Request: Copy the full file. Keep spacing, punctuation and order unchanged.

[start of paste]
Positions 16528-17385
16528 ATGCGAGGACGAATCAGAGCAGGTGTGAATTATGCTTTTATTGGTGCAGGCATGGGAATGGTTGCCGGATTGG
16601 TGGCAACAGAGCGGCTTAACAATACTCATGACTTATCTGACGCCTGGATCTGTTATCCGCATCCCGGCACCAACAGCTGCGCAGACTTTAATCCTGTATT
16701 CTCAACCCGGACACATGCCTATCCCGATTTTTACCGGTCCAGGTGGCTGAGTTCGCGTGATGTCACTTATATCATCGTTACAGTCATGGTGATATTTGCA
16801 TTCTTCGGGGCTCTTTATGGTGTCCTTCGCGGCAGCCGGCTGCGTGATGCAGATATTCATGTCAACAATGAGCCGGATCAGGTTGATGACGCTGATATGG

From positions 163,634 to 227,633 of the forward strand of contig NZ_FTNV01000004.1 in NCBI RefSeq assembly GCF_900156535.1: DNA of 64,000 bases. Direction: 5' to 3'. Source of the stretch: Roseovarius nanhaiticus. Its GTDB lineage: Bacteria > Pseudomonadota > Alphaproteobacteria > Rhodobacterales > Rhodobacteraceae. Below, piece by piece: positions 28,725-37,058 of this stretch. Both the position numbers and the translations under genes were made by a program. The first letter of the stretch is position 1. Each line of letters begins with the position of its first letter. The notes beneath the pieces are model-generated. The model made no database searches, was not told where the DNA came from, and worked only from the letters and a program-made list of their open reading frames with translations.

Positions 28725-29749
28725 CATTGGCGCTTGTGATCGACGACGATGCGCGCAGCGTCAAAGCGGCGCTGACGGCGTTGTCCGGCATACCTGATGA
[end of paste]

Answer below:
Positions 16528-17385
16528 ATGCGAGGACGAATCAGAGCAGGTGTGAATTATGCTTTTATTGGTGCAGGCATGGGAATGGTTGCCGGATTGG
16601 TGGCAACAGAGCGGCTTAACAATACTCATGACTTATCTGACGCCTGGATCTGTTATCCGCATCCCGGCACCAACAGCTGCGCAGACTTTAATCCTGTATT
16701 CTCAACCCGGACACATGCCTATCCCGATTTTTACCGGTCCAGGTGGCTGAGTTCGCGTGATGTCACTTATATCATCGTTACAGTCATGGTGATATTTGCA
16801 TTCTTCGGGGCTCTTTATGGTGTCCTTCGCGGCAGCCGGCTGCGTGATGCAGATATTCATGTCAACAATGAGCCGGATCAGGTTGATGACGCTGATATGG

From positions 163,634 to 227,633 of the forward strand of contig NZ_FTNV01000004.1 in NCBI RefSeq assembly GCF_900156535.1: DNA of 64,000 bases. Direction: 5' to 3'. Source of the stretch: Roseovarius nanhaiticus. Its GTDB lineage: Bacteria > Pseudomonadota > Alphaproteobacteria > Rhodobacterales > Rhodobacteraceae. Below, piece by piece: positions 28,725-37,058 of this stretch. Both the position numbers and the translations under genes were made by a program. The first letter of the stretch is position 1. Each line of letters begins with the position of its first letter. The notes beneath the pieces are model-generated. The model made no database searches, was not told where the DNA came from, and worked only from the letters and a program-made list of their open reading frames with translations.

Positions 28725-29749
28725 CATTGGCGCTTGTGATCGACGACGATGCGCGCAGCGTCAAAGCGGCGCTGACGGCGTTGTCCGGCATACCTGATGA